Cardinals Defeat Falcons, 30-24, in First Round of NFC Playoffs
Sunday, January 4, 2009
GLENDALE, Ariz., Jan. 3 -- It had been seven years since Kurt Warner started a playoff game, the Super Bowl after the 2001 season to be exact. Yet, he didn't look all that different from his glory days with the St. Louis Rams on Saturday in throwing for 271 yards and two touchdowns to lead his Arizona Cardinals past the Atlanta Falcons, 30-24.
Warner doesn't have quite as many weapons of pass destruction as he had in St. Louis at the turn of the decade. But Larry Fitzgerald, Anquan Boldin, Steve Breaston and Edgerrin James were potent enough to lead the Cardinals to their first postseason victory in 10 years, and their first at home since 1947 when the franchise was in Chicago.
Warner threw touchdown passes early to Fitzgerald and Boldin to give Arizona a 14-3 lead in this NFC first-round game. Warner's interception helped Atlanta score 17 straight points to take a 17-14 lead before halftime. But a defensive touchdown by safety Antrel Rolle and a long drive during which the Cardinals uncharacteristically ran nine times in 14 plays made it 28-17.
Warner even ran five yards to convert a third down during that drive and said afterward, "I got out of the pocket and saw the first down marker and just knew that it was a key drive for us, so I had just enough speed to hit the marker."
The Cardinals' victory sends them to either Giants Stadium to face the New York Giants or to Charlotte to face the Carolina Panthers next weekend, and came as somewhat of a surprise because the Falcons (11-5 in the regular season) had played so much better down the stretch than the Cardinals, who gave up at least 35 points in each of their last four losses.
Many around the league, considering how bad the Cardinals looked in those games, thought these were the "same old Cardinals" whose signature over the decades has been ineptitude.
"It's very gratifying to experience the lows and still be here for this high," veteran Arizona defensive end Bertrand Berry said.
Berry and the defense held Michael Turner to 42 yards rushing on 18 carries and forced rookie Matt Ryan to attempt 40 passes. Ryan tossed a pair of touchdown passes, but he also threw two interceptions, and the Cardinals' plan to commit to stopping Turner while making Ryan beat them worked.
"He's a very, very good player," Berry said of Ryan. "But obviously he hasn't seen very much yet, and obviously he hasn't played in a pressure game like this."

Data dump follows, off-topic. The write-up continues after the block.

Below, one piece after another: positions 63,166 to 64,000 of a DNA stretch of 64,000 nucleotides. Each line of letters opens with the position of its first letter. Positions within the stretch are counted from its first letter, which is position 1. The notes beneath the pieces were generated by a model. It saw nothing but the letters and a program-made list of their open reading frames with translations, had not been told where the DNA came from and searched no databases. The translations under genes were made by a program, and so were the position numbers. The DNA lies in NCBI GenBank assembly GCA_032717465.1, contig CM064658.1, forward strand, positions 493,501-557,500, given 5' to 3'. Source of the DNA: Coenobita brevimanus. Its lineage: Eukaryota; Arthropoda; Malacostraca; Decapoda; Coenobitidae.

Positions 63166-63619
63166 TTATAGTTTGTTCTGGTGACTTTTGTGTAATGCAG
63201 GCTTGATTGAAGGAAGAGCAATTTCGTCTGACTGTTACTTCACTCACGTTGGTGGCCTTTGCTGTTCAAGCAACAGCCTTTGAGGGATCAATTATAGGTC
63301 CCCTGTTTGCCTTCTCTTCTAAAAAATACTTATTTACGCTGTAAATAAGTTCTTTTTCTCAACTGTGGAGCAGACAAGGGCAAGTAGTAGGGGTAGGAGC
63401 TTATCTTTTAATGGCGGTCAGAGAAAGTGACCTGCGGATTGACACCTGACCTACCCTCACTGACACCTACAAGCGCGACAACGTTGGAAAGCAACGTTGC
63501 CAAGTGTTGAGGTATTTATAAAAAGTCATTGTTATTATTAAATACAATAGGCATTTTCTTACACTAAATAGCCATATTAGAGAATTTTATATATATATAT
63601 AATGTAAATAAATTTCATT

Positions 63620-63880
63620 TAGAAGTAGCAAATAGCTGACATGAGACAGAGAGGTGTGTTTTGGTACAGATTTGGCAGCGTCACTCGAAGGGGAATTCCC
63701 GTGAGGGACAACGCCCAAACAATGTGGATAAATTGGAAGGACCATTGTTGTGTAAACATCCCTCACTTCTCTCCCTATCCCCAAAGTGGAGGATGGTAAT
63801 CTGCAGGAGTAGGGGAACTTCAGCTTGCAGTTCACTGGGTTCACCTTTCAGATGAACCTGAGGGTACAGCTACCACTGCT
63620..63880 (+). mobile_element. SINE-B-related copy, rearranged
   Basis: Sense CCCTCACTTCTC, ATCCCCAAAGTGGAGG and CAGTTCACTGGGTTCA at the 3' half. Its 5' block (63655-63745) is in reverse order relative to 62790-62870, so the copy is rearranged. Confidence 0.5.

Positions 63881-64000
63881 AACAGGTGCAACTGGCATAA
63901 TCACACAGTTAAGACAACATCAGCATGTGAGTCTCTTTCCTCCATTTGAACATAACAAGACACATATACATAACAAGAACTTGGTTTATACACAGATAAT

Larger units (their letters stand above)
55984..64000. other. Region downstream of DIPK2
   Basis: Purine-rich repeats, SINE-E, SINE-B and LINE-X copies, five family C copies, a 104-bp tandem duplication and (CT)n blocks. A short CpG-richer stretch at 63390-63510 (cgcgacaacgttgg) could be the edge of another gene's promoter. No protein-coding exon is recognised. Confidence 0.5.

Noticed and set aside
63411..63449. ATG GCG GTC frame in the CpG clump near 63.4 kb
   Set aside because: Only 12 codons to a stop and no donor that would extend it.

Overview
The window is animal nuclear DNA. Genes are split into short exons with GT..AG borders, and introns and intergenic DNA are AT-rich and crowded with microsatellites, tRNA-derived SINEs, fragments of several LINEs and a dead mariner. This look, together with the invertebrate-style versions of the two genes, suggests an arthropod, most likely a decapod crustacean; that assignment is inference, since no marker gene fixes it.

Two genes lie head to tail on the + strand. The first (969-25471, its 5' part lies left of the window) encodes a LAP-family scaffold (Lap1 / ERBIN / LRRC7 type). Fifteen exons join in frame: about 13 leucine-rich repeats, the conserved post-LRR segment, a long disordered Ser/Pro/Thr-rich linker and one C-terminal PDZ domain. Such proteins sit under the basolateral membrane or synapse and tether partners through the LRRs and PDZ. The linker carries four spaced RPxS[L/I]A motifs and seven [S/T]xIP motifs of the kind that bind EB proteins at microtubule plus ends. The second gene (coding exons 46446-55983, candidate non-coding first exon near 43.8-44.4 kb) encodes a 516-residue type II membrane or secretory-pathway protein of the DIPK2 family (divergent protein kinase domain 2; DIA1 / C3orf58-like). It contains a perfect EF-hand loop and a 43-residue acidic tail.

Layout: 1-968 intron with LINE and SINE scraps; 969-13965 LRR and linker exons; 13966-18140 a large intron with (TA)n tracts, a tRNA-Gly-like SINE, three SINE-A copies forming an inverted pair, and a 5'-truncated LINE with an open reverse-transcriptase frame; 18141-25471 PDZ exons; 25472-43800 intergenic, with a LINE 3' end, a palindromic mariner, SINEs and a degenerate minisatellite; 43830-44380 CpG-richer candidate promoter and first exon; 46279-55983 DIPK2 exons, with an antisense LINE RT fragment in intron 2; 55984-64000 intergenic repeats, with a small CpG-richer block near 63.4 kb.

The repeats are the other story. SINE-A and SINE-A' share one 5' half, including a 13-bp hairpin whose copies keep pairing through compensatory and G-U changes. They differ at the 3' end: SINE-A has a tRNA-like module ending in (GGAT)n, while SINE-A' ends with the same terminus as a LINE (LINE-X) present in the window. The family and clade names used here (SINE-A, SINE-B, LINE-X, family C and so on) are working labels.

But Warner and James, future Hall of Famers almost certainly, had played in plenty. James carried 16 times for 73 yards and made critical contributions to Arizona's first and last scoring drives. And James's inside running worked as the perfect complement to Warner's passing.
It came two days after James acknowledged his dissatisfaction with his limited role in Arizona after years as the feature back in Indianapolis with the Colts. In fact, James's performance was something of a flashback to his time with Peyton Manning.
"Edge could have easily gone into the tank, what with not playing much in the meat of the season," his teammate Berry said. "You don't want to see a Hall of Fame running back walk out the door. He's still Edge."
It was James who, on a fourth straight first-quarter carry, flipped the ball back to Warner for the flea-flicker pass to Fitzgerald that put the Cardinals on top 7-0. Warner also hit Boldin for a 71-yard touchdown that made it 14-3. The irony is, Warner doesn't like flea-flickers.
"I hate that play," he said. "There's a lot of options, and I can't throw it very far. You're just never quite sure. Fortunately, we got them to hold just long enough, and then Larry made a great play to go up and get it. It worked in our favor today."
With the lead down to 30-24 after a Cardinals safety and a Falcons touchdown, Arizona wanted to keep Ryan and the Atlanta offense off the field but faced third and 16 at the Falcons' 46. Instead of calling a running play and punting after the two-minute warning, the Cardinals called for Warner to throw. He completed it to tight end Stephen Spach for 23 yards, and the Cardinals were able to run out the clock.
The coaches "took some chances at some critical situations, and our guys stepped up and made plays," Warner said. "It was huge."